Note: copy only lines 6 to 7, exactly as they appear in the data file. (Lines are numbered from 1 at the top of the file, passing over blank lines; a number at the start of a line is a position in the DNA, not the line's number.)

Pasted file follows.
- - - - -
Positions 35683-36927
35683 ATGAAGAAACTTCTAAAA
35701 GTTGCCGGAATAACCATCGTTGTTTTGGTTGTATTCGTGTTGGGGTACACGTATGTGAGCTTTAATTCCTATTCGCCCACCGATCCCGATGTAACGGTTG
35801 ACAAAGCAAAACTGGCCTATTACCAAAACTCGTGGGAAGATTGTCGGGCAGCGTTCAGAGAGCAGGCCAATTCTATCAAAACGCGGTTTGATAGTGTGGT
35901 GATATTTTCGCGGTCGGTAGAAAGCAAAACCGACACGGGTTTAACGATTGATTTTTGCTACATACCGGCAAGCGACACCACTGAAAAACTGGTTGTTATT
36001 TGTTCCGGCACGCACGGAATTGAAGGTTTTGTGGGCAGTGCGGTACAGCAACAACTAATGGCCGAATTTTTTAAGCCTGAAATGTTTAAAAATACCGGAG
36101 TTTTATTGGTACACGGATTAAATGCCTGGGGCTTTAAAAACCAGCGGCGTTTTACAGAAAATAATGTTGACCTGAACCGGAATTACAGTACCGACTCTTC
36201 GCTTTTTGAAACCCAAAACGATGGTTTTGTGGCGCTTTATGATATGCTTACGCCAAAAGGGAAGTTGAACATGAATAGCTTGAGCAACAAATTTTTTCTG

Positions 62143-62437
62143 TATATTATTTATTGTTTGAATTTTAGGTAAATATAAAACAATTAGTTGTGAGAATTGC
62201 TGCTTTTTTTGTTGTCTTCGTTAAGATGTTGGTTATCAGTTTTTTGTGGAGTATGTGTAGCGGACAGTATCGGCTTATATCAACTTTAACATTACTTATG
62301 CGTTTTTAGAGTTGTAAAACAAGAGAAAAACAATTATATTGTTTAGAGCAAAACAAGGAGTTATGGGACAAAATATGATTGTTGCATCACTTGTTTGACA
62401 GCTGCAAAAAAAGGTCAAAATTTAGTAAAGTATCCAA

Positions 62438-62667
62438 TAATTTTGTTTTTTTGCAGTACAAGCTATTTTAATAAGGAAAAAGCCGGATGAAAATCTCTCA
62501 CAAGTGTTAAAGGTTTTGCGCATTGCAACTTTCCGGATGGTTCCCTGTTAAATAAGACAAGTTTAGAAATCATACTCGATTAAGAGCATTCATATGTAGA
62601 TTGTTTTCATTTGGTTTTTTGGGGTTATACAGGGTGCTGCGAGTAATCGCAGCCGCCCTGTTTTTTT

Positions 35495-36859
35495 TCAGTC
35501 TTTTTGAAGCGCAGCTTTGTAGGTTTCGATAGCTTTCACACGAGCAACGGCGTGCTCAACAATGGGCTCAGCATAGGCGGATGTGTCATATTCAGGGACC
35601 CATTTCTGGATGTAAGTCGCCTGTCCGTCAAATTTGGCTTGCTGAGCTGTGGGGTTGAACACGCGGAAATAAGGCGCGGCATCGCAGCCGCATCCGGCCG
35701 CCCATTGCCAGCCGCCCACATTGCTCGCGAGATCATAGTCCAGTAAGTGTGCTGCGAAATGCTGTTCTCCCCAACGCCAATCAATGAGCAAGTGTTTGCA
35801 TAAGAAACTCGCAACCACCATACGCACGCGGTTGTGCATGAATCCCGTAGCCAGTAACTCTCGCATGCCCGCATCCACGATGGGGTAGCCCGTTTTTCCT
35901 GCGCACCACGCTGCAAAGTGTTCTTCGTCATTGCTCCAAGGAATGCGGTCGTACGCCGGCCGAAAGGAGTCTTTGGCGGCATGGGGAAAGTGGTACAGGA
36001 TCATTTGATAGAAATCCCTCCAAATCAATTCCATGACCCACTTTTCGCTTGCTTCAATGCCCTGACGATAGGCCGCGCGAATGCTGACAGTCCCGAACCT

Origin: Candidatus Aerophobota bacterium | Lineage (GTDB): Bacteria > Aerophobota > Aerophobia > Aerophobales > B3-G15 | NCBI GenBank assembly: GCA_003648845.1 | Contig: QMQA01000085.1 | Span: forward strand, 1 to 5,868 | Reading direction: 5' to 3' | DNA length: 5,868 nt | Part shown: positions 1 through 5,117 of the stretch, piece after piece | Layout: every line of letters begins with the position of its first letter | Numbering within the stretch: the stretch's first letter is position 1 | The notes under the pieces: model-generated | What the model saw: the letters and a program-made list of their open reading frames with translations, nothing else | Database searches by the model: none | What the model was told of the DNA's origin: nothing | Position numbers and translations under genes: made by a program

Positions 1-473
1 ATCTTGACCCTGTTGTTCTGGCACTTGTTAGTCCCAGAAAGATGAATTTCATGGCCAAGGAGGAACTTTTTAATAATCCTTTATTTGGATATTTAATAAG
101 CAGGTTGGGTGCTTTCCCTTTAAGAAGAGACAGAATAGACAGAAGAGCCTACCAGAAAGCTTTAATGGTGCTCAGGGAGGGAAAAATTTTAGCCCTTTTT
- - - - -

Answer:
36001 TGTTCCGGCACGCACGGAATTGAAGGTTTTGTGGGCAGTGCGGTACAGCAACAACTAATGGCCGAATTTTTTAAGCCTGAAATGTTTAAAAATACCGGAG
36101 TTTTATTGGTACACGGATTAAATGCCTGGGGCTTTAAAAACCAGCGGCGTTTTACAGAAAATAATGTTGACCTGAACCGGAATTACAGTACCGACTCTTC